Yes I’m very involved in the management of the company but I also have a very strong team who are able to support me and contribute significantly to various aspects of running it. The main thing is letting people think for themselves and letting them be their own entrepreneur. They must contribute in their own way rather than constantly being told what they should or shouldn’t be doing. I believe in facilitating creative input. A lot of people who have been in Odel have been here for a long time and they enjoy working here. It is a nice environment and there is always something new happening. It is a job where you don’t have to be stuck in an office all the time.

Q: Do you always try to diversify and continuously change as a business tactic?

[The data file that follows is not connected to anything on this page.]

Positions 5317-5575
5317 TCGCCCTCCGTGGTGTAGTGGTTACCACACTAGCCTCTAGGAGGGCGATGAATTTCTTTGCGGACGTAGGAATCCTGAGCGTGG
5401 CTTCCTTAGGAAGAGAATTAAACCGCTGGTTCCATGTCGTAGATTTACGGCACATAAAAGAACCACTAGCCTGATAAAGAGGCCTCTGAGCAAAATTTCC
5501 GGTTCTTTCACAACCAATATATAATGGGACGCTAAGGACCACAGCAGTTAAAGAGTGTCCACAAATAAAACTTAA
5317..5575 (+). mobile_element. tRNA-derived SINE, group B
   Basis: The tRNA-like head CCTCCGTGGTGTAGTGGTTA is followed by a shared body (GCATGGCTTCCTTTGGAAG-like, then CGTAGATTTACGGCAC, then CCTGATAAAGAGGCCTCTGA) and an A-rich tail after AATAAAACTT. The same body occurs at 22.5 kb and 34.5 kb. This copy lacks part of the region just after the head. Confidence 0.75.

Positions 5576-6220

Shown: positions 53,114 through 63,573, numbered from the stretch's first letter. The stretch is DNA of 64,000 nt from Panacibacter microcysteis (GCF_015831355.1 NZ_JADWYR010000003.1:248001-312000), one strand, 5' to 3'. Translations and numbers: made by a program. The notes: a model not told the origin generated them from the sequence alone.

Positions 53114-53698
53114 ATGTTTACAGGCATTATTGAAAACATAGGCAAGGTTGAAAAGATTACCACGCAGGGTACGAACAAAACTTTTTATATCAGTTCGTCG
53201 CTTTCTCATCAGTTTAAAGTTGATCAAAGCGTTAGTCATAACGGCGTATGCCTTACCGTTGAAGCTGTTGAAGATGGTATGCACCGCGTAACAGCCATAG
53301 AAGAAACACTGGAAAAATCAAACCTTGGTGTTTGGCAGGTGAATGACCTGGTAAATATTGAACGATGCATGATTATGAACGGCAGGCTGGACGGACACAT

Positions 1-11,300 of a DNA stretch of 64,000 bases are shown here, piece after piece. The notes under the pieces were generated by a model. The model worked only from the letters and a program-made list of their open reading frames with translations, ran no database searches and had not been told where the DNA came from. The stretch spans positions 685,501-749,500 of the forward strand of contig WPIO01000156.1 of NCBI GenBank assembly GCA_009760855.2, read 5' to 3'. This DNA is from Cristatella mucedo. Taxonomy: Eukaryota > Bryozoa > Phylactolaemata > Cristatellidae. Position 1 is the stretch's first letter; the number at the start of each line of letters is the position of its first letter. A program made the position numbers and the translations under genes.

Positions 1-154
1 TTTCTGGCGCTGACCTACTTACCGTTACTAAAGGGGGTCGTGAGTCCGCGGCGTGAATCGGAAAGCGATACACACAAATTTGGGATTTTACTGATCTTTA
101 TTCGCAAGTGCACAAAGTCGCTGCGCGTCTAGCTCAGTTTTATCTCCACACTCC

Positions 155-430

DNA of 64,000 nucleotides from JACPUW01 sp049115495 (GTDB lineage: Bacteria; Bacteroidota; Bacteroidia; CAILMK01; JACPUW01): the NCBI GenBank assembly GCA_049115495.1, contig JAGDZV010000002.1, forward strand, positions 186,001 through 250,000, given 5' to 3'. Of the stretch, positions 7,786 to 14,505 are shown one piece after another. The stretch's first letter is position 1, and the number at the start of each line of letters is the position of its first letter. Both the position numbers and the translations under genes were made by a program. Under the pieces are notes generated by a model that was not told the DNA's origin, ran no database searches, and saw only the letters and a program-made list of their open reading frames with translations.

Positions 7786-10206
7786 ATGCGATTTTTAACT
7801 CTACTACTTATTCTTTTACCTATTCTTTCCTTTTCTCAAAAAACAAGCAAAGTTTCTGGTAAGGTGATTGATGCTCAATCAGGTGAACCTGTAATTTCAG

We monitor areas that are doing well and try to ensure we get good revenue out of every square foot from our products and services. We also monitor trends to see what is appealing to our customers and try and change as tastes and requirements change over time. What is hot today may get cold tomorrow, so it’s important that we keep track.

Q: We have all heard how you started your business. Tell us a bit about those years…
From the boot of my car! The story is out everywhere! I started off initially just selling clothing to my friends and family and people I knew and then just built up from there. I didn’t have a goal or a vision at all and I had no intention of getting into business. I had always wanted to work with animals. It just happened by chance and I discovered that I had an eye to create things people liked. And that’s how it started. People would come in (the shop) and like what they saw and I found it very exciting. Also, the money was good, the profits were good. I really enjoyed it. The interest just kept growing and that is how it evolved.

Q: You are a mother and probably have an active family life to attend to. How do you balance this with your business?